How are we as criminologists to respond to the challenge inherent in these trends? Clearly, as professionals who study of the problem of crime, we should be able to claim a certain degree of credibility when it comes to public discussions of crime policy. Yet, when many critical decisions are made about these issues, we are almost never on the guest list. Why?
It has been my experience that most academics, particularly in the Unites States, are wholly unplugged from the world of politics, particularly in their local communities, and are often completely unaware of what it takes to engage in pragmatic political activism. This situation is no accident, of course. Rather, it is the consequence of decades of political domination by conservative political leadership which, among other things, sought to shift the social sciences away from the activism that had characterized our fields in earlier decades.
The conservative bias in the academy makes life extremely uncomfortable for feminist scholars, many of whom came to the field through the door of the women’s movement. Indeed, we, like other progressives, often find ourselves in a constant state of tension within organized academic life. Two modes of accommodation to this ongoing pressure repeatedly crop up, and both are extremely dangerous to clear, feminist thinking, to say nothing of being able to speak to regular folks about crime policy. They are also, while appearing politically neutral, are antithetical to political action informed by solid information.
The first of these demands is the insistence that “good” scientists must use what I call “macho methods” in order to be considered credible. This requirement is backed up by none too subtle pressures from mainstream journals to use such methods or face almost inevitable rejection of your manuscripts and job searches that insist on presentations that reflect his level of “methodological” sophistication.
While I am a great fan of quantitative data, when they are simply presented and appropriate to the subject at hand, more sophisticated methods are generally not accessible to even able and engaged policy makers. Moreover, in my view, these methods are often “over-kill” for the quality of the data used. Finally, they encourage us to stay off the streets, in front of our computers, doing what John Hagedorn has called “courthouse criminology” (Hagedorn 1990, 244) or worse. To change people’s minds about crime will require that we do more than run regressions. We need to tell them, in simple terms, what incarceration is costing them, and we need to reach their hearts as well as their pocket books. Here, qualitative methods will get us the data we need.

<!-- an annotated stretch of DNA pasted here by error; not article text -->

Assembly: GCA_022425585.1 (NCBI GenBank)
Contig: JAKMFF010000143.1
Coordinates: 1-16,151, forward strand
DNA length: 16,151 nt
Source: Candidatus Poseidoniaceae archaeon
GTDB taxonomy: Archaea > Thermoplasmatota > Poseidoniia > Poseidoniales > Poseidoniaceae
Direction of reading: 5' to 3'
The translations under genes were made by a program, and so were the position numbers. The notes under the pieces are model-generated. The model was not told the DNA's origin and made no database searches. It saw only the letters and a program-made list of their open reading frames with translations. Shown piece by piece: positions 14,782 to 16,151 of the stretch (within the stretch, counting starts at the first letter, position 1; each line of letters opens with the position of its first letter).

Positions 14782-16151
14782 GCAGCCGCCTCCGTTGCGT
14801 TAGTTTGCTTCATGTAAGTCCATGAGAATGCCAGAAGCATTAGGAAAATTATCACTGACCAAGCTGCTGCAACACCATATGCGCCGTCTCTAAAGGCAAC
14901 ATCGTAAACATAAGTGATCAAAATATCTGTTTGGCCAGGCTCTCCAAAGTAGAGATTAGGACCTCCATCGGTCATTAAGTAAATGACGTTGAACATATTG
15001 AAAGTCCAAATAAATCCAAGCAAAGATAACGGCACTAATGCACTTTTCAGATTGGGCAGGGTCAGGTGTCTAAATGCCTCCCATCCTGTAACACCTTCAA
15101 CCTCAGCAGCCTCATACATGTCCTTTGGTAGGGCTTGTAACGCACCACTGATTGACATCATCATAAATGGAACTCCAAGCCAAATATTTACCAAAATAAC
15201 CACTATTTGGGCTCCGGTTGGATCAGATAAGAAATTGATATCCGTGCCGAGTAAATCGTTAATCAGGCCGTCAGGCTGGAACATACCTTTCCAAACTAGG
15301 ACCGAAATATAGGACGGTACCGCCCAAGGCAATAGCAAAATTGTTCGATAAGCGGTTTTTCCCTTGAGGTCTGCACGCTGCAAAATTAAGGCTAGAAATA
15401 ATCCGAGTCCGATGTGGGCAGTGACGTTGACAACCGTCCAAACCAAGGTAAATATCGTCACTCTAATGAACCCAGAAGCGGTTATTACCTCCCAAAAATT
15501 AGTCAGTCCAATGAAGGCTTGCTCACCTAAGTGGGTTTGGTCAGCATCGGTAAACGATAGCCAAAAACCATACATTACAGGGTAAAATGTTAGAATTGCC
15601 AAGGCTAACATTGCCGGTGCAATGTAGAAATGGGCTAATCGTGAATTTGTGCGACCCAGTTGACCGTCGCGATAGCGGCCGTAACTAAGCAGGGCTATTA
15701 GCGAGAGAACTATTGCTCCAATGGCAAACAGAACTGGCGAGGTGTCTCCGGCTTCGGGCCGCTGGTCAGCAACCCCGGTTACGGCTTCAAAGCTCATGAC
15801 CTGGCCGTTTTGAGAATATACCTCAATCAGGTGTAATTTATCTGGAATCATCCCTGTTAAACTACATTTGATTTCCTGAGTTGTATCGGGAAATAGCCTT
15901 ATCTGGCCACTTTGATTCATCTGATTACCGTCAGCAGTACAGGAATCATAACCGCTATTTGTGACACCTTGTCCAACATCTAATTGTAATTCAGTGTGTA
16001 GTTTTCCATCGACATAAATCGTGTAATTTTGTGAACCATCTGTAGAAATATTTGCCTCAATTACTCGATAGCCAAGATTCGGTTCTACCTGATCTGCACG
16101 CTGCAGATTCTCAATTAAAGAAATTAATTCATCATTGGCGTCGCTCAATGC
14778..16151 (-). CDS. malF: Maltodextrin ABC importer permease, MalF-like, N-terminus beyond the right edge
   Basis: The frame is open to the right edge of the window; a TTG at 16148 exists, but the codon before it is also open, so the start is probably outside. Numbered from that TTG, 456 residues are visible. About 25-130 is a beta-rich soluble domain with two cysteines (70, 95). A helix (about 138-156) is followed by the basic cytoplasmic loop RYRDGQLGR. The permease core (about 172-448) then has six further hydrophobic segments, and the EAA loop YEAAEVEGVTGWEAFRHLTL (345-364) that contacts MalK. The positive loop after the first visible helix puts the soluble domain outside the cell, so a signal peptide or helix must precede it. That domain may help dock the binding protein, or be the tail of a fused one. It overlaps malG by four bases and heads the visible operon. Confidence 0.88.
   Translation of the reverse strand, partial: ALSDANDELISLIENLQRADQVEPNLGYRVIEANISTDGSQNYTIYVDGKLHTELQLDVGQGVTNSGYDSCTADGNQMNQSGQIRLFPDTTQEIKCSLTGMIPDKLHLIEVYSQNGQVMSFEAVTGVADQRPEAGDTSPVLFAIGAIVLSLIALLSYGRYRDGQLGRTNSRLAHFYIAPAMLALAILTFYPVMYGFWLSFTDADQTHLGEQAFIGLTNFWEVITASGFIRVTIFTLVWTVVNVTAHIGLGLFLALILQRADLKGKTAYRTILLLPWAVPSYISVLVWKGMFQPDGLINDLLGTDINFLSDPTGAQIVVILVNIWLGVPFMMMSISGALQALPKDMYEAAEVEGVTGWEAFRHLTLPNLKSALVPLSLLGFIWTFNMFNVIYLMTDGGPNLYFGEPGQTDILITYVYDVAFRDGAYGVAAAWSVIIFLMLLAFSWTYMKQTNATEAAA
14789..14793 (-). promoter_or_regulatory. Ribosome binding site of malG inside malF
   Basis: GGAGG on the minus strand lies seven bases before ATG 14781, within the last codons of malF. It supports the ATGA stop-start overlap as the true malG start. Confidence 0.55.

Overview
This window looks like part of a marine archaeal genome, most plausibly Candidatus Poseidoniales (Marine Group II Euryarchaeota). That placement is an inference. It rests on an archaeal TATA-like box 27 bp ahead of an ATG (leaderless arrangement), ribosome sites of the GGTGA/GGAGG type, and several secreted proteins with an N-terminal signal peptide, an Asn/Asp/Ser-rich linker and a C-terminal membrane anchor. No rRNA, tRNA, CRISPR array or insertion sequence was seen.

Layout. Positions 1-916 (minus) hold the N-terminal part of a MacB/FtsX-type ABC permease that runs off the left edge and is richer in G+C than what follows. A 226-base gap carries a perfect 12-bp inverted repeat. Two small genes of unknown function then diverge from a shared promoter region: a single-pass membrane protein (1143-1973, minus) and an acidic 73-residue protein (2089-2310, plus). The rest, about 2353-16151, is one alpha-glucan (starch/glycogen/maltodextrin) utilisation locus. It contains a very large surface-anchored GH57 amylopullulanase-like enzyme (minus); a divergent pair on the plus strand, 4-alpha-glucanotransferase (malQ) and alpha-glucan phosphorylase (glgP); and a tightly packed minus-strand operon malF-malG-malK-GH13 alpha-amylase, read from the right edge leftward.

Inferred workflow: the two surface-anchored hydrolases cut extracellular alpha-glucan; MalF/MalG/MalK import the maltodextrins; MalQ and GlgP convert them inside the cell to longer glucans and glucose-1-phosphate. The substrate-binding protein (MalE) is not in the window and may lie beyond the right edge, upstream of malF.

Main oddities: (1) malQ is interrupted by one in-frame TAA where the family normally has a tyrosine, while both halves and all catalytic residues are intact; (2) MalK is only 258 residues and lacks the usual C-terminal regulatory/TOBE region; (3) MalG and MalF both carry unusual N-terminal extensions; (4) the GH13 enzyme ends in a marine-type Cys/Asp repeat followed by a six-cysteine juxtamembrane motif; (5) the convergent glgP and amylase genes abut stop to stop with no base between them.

The second method of accommodation to the conservative academy has been to seek to emulate the theoretical obscurity of males by developing feminist theories that are so intellectually impenetrable that they both disempower and silence women.
One trend within contemporary feminist theorizing is particularly worrisome to me. This is the notion that we can no longer use terms like “women” because all women are different. Certainly, the critical importance of race or culture has long been neglected by mainstream criminology, but I would contend that this long overdue focus on race should not lead to a “politics of difference” which stresses divides between women to the exclusion of that which they share in common because of their gender or class.
Ultimately, an over-emphasis on difference (or race or culture), while appearing to be race-sensitive, can actually excuse white women’s silence about issues that affect their non-white counterparts. In her essay on this topic, Kathleen Barry observes, ” what I know from growing up poor myself is that the marginal are ultimately left to fend for themselves because no politics of difference intends to include ” (Barry, 1996, 191). No clearer example of that can be found than the current silence about the quintupling of the number of women in prison, particularly from established women’s organizations.